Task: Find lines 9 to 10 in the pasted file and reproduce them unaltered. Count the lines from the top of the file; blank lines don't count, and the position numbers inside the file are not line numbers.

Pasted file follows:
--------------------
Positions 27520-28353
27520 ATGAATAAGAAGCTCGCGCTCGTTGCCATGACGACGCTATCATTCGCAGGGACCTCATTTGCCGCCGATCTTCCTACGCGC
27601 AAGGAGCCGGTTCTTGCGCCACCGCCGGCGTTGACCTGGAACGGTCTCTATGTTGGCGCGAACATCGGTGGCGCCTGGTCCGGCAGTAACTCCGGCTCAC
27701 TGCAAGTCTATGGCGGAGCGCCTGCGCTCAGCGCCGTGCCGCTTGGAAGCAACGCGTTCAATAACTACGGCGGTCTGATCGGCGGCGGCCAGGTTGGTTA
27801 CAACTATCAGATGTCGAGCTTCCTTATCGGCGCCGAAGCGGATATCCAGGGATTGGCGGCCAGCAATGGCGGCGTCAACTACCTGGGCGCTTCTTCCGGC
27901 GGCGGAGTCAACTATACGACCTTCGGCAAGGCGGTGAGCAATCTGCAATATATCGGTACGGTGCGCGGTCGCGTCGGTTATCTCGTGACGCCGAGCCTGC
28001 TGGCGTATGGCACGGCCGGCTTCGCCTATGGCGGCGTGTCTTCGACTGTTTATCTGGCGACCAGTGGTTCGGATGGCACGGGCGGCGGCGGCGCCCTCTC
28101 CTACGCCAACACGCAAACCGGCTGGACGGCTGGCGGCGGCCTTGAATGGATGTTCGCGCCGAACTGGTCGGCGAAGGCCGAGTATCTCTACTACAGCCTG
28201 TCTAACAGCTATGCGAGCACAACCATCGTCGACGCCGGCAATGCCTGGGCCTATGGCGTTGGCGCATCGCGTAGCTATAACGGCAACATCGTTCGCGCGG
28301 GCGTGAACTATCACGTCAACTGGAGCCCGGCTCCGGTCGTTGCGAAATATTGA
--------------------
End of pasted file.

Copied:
28201 TCTAACAGCTATGCGAGCACAACCATCGTCGACGCCGGCAATGCCTGGGCCTATGGCGTTGGCGCATCGCGTAGCTATAACGGCAACATCGTTCGCGCGG
28301 GCGTGAACTATCACGTCAACTGGAGCCCGGCTCCGGTCGTTGCGAAATATTGA